(TNS) — Ever get an email from some foreign dignitary offering riches? Or a call about inflated tax refund claims? What about old-fashioned paper mail suggesting that you've won the lottery? If you responded yes to any of these questions, you're not alone — as more and more people are becoming targets of identify theft schemes such as these.
"There's so many scams that are out there," said Chuck Clanahan, certified protection professional with the Department of Kansas Homeland Security. "The hard part of it is trying to keep up with the bad guys. I don't think anybody is immune."
Proving his point, Clanahan — who led a seminar on identity theft in Newton recently — admitted his own personal information has been compromised on more than one occasion.
As online safety continues to be encroached upon (via identity theft, hackers, phishing, spyware, etc.), the observance of National Cybersecurity Awareness Month in October becomes more relevant each year — with several area organizations joining Clanahan in addressing the topic this month.
In the current digital age, personal data is more readily available online than ever and threats of identify theft continue to multiply through the growing availability of various technological devices. Even for individuals who remain "unplugged" for the most part, it is not a walk in the park, as information may still exist digitally.
"Even those people who don't pay their bills online, don't think they have an online presence — they don't have social media, apps and things — they do have an online presence," said Newton Public Library IT Supervisor Nathan Carr. "Their addresses are available online and things like that. It's just good to know what is out there."
Carr addressed protecting one's online persona in October's Monthly Tech Time at the library, and noted social media can be a big aspect of that as well. While there are certain safeguards protecting some of your information (i.e. medical records), how much you share about your personal life on Facebook, Twitter, etc., could increase the risk of that information being jeopardized.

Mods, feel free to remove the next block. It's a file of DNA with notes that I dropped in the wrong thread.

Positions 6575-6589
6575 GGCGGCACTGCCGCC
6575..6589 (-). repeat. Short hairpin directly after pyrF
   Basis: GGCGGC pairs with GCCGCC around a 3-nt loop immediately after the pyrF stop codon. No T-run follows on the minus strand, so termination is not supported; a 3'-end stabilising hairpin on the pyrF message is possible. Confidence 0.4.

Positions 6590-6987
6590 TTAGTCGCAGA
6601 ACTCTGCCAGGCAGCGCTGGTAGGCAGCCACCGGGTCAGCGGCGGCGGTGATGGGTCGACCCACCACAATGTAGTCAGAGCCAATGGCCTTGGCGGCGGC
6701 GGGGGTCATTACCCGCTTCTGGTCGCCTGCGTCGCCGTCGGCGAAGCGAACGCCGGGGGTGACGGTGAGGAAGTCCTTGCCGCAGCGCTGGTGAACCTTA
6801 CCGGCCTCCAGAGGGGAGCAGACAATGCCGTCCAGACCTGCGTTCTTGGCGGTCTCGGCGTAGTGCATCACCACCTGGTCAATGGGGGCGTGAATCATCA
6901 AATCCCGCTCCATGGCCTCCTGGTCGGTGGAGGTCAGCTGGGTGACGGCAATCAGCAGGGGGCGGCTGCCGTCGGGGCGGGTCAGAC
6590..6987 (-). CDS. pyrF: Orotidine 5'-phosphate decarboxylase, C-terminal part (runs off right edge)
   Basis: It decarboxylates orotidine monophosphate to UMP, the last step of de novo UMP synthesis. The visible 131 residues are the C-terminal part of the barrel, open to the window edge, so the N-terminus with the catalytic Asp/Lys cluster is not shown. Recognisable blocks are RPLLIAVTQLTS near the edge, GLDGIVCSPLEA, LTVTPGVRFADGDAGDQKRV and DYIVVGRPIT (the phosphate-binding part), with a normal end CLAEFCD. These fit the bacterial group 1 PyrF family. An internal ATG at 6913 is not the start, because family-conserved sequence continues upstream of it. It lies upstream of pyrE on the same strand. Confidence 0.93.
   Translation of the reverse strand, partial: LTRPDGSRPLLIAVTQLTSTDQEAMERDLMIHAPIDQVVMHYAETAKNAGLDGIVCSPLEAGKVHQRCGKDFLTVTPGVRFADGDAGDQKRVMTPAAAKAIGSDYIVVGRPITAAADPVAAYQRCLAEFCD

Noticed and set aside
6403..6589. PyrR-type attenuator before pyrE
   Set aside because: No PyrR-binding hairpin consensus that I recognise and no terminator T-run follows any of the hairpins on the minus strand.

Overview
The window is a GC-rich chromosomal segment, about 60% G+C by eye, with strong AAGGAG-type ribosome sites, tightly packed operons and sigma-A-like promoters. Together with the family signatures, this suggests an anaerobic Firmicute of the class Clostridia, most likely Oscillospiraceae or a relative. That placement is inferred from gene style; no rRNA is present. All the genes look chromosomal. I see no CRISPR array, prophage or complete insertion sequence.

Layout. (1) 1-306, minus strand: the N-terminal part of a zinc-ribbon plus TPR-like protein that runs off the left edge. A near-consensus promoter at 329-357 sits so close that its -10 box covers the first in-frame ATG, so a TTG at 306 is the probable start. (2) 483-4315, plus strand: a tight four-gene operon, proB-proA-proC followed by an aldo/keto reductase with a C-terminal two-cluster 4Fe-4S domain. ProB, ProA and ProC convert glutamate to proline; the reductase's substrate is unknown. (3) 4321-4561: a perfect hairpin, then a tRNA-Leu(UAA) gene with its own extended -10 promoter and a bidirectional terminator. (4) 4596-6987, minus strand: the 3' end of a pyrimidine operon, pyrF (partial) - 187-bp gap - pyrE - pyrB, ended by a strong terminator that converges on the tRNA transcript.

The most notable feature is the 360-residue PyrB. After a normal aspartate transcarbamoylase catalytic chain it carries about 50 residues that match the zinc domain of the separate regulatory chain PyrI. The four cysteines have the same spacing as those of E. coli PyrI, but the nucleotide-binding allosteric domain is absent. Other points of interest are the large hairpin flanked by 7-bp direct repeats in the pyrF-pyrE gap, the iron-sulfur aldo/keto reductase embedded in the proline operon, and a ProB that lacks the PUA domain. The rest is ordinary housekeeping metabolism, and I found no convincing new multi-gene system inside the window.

Given the number of attempts to steal personal information daily, having strong anti-virus programs and making sure software is up-to-date are good places to start in preventing your information from coming under attack, as well as securely destroying anything (bills, health records, etc.) that may include even part of your personal information.
"The name of the game is just being really proactive," Clanahan said.
Staying abreast of your financial situation can also help prevent against identity theft, from taking advantage of the free credit reports provided annually by the three major credit companies to knowing your personal bank accounts inside and out.
While the recent Equifax breach — impacting nearly 150 million people — has thrown a wrench into the reliability of at least one of the credit reports, Midland National Bank Network Systems Officer Phillip J. Regier reiterated just how crucial it can be for individuals to be aware of their personal financial standings.
"It's important that customers keep an eye on their accounts, review their statements regularly and report any suspicious account activity back to the bank as soon as they can," Regier said.
One demographic particularly at risk is the elderly, as Clanahan called scams against them an "epidemic," with threats including callers impersonating their own grandchildren. While trusting senior citizens need to be on alert, Clanahan noted the entire populous is open to such threats.
Anti-virus programs and other measures can help, but they also only protect against the known threats, as Clanahan pointed out. Vigilance remains key when sharing information online or elsewhere and Clanahan listed the following tips for helping to recognize identity theft.
Mistakes in your accounts. Regular bills go missing. Receiving calls from debt collectors for debt that isn't yours. Notice from the IRS, VA, OPM, etc.
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